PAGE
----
(This article belongs to the Special Issue Differential Gene Expression and Coexpression)
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Article
Identification of Five Hub Genes as Key Prognostic Biomarkers in Liver Cancer via Integrated Bioinformatics Analysis
Biology 2021, 10(10), 957; https://doi.org/10.3390/biology10100957 - 24 Sep 2021
Viewed by 933
Abstract
Liver cancer is one of the most common cancers and the top leading cause of cancer death globally. However, the molecular mechanisms of liver tumorigenesis and progression remain unclear. In the current study, we investigated the hub genes and the potential molecular pathways [...] Read more.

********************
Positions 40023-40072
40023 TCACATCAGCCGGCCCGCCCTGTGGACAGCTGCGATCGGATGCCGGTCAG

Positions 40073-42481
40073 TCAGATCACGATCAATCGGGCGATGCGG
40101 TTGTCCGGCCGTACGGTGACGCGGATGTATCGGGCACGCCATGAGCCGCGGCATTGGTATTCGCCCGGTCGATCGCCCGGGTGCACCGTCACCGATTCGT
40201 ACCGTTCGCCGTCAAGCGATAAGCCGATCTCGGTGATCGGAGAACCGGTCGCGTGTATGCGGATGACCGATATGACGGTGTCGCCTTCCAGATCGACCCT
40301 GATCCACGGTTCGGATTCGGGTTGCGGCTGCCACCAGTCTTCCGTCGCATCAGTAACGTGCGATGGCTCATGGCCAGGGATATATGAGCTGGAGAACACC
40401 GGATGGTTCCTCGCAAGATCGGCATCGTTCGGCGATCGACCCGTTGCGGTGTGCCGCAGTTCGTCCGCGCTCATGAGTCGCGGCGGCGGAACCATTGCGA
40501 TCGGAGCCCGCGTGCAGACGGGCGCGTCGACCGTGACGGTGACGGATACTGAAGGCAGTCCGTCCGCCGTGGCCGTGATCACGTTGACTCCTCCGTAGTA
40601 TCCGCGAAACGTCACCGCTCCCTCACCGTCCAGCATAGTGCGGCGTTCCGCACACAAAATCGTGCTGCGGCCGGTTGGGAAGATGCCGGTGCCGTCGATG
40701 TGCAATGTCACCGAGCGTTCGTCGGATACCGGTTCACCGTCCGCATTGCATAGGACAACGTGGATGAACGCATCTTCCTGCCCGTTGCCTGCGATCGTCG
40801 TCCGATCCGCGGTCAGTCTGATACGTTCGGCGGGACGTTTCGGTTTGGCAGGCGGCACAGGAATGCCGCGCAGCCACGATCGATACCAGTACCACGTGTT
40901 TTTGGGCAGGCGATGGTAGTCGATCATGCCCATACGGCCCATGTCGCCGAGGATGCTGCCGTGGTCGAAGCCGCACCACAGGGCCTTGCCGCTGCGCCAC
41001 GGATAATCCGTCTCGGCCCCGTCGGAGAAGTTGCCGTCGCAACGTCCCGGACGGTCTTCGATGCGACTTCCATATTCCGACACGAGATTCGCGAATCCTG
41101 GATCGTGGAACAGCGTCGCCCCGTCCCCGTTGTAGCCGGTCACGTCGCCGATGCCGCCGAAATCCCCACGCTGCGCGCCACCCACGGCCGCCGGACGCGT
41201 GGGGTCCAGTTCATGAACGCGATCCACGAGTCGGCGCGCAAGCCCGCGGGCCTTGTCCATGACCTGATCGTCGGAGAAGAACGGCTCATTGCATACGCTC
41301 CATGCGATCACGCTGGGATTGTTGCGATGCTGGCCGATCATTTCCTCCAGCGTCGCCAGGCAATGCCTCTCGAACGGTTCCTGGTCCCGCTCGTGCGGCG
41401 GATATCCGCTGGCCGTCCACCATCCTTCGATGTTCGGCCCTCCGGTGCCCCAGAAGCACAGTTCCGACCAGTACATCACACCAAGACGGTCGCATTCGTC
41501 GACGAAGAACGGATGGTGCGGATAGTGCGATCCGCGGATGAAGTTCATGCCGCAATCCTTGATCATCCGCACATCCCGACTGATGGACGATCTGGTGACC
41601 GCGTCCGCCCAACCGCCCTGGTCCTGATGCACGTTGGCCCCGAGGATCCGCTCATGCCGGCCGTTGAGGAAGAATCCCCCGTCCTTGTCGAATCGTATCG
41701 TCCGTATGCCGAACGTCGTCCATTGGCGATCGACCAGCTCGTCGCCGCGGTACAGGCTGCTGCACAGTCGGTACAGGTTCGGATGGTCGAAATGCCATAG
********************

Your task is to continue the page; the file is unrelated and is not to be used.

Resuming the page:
Liver cancer is one of the most common cancers and the top leading cause of cancer death globally. However, the molecular mechanisms of liver tumorigenesis and progression remain unclear. In the current study, we investigated the hub genes and the potential molecular pathways through which these genes contribute to liver cancer onset and development. The weighted gene co-expression network analysis (WCGNA) was performed on the main data attained from the GEO (Gene Expression Omnibus) database. The Cancer Genome Atlas (TCGA) dataset was used to evaluate the association between prognosis and these hub genes. The expression of genes from the black module was found to be significantly related to liver cancer. Based on the results of protein–protein interaction, gene co-expression network, and survival analyses, DNA topoisomerase II alpha (TOP2A), ribonucleotide reductase regulatory subunit M2 (RRM2), never in mitosis-related kinase 2 (NEK2), cyclin-dependent kinase 1 (CDK1), and cyclin B1 (CCNB1) were identified as the hub genes. Gene Ontology and Kyoto Encyclopedia of Genes and Genomes pathway enrichment analyses showed that the differentially expressed genes (DEGs) were enriched in the immune-associated pathways. These hub genes were further screened and validated using statistical and functional analyses. Additionally, the TOP2A, RRM2, NEK2, CDK1, and CCNB1 proteins were overexpressed in tumor liver tissues as compared to normal liver tissues according to the Human Protein Atlas database and previous studies. Our results suggest the potential use of TOP2A, RRM2, NEK2, CDK1, and CCNB1 as prognostic biomarkers in liver cancer. Full article